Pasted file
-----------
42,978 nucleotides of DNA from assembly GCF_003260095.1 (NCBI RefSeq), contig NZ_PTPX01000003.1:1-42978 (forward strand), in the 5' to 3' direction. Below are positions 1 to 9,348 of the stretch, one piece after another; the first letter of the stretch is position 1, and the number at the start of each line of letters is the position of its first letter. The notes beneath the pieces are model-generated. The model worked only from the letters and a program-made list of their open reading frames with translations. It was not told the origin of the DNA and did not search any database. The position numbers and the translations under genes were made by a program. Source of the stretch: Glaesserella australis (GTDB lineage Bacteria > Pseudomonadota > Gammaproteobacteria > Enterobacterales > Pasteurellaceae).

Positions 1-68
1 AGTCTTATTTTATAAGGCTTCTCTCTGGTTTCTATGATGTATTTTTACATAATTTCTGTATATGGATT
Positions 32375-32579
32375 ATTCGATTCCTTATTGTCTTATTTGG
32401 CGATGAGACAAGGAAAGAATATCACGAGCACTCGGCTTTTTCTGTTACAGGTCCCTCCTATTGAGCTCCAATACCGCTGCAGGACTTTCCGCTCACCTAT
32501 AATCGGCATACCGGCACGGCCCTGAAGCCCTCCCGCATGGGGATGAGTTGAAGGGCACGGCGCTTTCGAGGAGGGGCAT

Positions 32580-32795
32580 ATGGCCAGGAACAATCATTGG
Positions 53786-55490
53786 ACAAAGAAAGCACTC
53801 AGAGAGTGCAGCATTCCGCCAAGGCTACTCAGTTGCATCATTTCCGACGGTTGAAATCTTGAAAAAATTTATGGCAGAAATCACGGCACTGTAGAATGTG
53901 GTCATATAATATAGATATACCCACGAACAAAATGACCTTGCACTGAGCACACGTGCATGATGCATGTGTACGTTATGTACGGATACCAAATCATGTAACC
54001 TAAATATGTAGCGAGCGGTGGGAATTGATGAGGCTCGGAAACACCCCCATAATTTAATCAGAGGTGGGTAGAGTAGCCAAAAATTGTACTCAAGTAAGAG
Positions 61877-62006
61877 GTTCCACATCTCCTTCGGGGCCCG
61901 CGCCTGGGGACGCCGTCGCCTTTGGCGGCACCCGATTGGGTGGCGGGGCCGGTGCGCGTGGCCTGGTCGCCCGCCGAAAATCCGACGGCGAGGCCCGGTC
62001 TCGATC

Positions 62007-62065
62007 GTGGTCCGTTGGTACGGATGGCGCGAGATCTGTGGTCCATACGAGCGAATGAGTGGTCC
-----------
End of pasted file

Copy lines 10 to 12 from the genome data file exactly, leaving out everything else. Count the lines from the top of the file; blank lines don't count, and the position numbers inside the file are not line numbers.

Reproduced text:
Positions 53786-55490
53786 ACAAAGAAAGCACTC
53801 AGAGAGTGCAGCATTCCGCCAAGGCTACTCAGTTGCATCATTTCCGACGGTTGAAATCTTGAAAAAATTTATGGCAGAAATCACGGCACTGTAGAATGTG